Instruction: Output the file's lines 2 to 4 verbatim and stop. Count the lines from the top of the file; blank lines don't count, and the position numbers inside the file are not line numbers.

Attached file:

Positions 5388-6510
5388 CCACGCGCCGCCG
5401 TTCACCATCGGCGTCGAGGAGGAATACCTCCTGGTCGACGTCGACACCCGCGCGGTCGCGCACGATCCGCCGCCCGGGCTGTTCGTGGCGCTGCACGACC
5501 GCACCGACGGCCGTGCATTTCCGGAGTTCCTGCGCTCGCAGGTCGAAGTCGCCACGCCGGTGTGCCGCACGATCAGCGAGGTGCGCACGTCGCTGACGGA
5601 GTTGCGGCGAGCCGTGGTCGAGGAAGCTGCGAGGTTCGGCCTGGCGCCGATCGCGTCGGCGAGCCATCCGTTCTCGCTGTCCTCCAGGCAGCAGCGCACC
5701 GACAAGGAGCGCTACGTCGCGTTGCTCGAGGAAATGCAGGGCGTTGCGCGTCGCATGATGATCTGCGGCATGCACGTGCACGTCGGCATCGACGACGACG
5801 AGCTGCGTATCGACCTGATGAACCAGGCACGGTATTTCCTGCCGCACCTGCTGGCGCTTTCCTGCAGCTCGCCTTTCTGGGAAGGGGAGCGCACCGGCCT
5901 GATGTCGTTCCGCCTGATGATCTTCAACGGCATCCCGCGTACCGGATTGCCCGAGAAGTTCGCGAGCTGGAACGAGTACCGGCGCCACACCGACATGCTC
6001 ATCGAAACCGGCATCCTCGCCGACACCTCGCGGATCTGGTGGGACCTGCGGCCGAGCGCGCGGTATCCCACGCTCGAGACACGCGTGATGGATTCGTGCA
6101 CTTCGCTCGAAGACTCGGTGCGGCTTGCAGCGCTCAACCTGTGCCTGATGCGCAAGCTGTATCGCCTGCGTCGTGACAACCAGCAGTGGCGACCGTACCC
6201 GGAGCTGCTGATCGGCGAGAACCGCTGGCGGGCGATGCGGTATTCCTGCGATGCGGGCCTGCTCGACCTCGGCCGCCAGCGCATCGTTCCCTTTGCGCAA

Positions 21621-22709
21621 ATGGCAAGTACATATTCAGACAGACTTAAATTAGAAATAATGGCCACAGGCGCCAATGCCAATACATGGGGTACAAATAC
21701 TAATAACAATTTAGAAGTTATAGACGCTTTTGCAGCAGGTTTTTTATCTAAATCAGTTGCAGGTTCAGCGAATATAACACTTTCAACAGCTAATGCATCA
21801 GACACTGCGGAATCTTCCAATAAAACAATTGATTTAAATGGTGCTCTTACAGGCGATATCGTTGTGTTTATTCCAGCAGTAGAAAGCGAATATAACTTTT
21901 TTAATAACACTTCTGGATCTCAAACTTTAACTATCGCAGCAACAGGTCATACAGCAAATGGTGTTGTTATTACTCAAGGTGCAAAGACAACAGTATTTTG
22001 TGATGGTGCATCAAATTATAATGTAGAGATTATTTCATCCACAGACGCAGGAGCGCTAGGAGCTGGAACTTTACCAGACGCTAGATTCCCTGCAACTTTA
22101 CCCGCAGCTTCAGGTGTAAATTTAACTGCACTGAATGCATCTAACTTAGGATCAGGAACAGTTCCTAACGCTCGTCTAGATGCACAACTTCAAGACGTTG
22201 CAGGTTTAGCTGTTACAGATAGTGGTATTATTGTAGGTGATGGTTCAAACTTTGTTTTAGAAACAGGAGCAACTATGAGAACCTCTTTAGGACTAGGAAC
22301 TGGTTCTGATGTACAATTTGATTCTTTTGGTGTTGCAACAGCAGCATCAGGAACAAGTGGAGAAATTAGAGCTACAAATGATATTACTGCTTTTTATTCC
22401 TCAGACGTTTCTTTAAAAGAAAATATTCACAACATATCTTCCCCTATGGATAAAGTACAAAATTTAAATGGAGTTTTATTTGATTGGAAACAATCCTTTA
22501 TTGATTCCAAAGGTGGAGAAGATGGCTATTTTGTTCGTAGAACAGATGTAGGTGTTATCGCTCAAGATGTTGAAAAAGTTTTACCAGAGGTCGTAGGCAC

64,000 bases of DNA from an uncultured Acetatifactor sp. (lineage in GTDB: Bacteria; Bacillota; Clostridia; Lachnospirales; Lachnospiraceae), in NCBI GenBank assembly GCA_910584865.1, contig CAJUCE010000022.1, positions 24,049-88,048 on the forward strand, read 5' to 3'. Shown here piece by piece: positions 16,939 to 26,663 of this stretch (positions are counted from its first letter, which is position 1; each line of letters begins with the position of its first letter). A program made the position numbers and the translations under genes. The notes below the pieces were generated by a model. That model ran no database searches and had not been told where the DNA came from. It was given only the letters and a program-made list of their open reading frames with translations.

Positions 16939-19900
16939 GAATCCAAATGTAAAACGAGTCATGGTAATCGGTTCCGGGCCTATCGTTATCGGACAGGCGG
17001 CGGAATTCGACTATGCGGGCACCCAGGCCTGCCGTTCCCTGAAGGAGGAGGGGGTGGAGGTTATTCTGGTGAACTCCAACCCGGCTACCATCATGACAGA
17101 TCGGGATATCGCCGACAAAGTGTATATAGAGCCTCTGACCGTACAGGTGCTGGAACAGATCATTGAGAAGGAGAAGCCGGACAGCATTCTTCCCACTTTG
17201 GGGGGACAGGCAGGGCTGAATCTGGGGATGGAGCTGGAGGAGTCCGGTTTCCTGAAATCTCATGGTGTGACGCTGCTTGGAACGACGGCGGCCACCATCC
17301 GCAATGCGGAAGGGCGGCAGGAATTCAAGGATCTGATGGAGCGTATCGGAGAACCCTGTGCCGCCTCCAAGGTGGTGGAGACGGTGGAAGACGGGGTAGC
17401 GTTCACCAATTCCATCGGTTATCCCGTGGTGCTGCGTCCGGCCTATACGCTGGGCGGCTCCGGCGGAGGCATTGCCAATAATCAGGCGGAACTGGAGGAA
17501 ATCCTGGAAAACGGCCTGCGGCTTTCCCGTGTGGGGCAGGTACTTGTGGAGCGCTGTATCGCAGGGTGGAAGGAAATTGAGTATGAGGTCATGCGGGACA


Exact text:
5388 CCACGCGCCGCCG
5401 TTCACCATCGGCGTCGAGGAGGAATACCTCCTGGTCGACGTCGACACCCGCGCGGTCGCGCACGATCCGCCGCCCGGGCTGTTCGTGGCGCTGCACGACC
5501 GCACCGACGGCCGTGCATTTCCGGAGTTCCTGCGCTCGCAGGTCGAAGTCGCCACGCCGGTGTGCCGCACGATCAGCGAGGTGCGCACGTCGCTGACGGA